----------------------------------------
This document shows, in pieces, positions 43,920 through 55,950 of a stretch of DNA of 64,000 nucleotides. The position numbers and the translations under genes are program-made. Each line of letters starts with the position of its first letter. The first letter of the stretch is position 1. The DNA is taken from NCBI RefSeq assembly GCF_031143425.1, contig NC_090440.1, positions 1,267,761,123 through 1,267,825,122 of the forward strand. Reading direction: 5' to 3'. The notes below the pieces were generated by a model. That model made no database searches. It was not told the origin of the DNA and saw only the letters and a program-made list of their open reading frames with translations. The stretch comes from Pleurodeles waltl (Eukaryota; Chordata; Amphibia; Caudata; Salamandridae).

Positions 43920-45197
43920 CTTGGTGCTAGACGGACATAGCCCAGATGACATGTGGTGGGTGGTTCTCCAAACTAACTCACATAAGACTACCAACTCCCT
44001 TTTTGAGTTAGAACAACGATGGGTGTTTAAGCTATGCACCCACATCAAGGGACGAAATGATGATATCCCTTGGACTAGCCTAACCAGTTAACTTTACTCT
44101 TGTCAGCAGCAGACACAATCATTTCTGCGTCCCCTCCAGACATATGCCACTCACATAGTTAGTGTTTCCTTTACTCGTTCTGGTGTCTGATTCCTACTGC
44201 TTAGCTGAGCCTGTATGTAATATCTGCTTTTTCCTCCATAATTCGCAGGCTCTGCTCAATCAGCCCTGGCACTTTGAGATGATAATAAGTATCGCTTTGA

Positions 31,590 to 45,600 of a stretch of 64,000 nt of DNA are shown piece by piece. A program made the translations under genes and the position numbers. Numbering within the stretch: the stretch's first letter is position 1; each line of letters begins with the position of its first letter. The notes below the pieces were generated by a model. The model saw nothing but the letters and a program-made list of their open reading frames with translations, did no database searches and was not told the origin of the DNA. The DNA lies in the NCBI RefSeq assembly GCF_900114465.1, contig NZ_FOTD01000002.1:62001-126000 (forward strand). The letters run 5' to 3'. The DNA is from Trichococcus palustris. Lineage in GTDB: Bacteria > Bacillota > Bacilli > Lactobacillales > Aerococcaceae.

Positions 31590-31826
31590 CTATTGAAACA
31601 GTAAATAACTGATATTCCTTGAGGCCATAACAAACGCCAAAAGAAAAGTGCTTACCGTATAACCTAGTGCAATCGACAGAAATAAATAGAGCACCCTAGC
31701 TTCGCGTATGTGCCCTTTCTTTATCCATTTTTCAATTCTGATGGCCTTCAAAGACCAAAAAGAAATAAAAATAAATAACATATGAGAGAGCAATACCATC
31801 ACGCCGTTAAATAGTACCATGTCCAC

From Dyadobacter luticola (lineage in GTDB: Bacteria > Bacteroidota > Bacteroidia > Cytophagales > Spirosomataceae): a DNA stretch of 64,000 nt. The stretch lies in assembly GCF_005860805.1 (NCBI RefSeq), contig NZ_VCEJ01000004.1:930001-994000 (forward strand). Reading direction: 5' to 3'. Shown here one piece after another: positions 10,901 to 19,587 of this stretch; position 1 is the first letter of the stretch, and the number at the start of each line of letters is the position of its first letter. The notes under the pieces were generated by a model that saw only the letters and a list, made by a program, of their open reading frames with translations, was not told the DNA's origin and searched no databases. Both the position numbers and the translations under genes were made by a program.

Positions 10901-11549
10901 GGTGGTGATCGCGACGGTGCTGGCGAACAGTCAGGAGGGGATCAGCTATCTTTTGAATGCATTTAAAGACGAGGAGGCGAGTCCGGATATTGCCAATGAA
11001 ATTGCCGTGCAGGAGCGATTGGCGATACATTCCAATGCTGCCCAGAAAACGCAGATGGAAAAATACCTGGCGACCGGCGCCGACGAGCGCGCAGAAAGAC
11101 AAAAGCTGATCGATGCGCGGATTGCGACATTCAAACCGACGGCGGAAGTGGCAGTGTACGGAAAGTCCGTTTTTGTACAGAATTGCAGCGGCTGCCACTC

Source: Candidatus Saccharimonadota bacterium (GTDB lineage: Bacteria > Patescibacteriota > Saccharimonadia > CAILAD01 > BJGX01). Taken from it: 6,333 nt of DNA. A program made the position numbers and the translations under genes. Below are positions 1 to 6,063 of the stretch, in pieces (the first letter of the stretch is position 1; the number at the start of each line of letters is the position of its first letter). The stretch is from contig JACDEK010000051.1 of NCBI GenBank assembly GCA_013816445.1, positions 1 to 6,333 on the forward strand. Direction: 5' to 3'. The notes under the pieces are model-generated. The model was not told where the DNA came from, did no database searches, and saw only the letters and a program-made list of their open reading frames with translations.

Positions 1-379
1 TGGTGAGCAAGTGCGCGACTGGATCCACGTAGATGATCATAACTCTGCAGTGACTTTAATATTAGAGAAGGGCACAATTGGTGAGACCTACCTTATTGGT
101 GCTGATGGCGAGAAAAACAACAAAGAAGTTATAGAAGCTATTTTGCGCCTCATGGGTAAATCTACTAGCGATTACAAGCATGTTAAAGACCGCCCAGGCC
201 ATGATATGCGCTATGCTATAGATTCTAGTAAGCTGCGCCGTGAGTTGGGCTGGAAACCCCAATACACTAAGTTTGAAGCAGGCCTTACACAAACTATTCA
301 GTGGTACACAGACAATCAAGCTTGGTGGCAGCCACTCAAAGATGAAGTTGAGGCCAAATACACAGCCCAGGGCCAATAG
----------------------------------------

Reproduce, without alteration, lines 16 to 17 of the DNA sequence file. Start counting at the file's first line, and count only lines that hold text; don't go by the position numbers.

11001 ATTGCCGTGCAGGAGCGATTGGCGATACATTCCAATGCTGCCCAGAAAACGCAGATGGAAAAATACCTGGCGACCGGCGCCGACGAGCGCGCAGAAAGAC
11101 AAAAGCTGATCGATGCGCGGATTGCGACATTCAAACCGACGGCGGAAGTGGCAGTGTACGGAAAGTCCGTTTTTGTACAGAATTGCAGCGGCTGCCACTC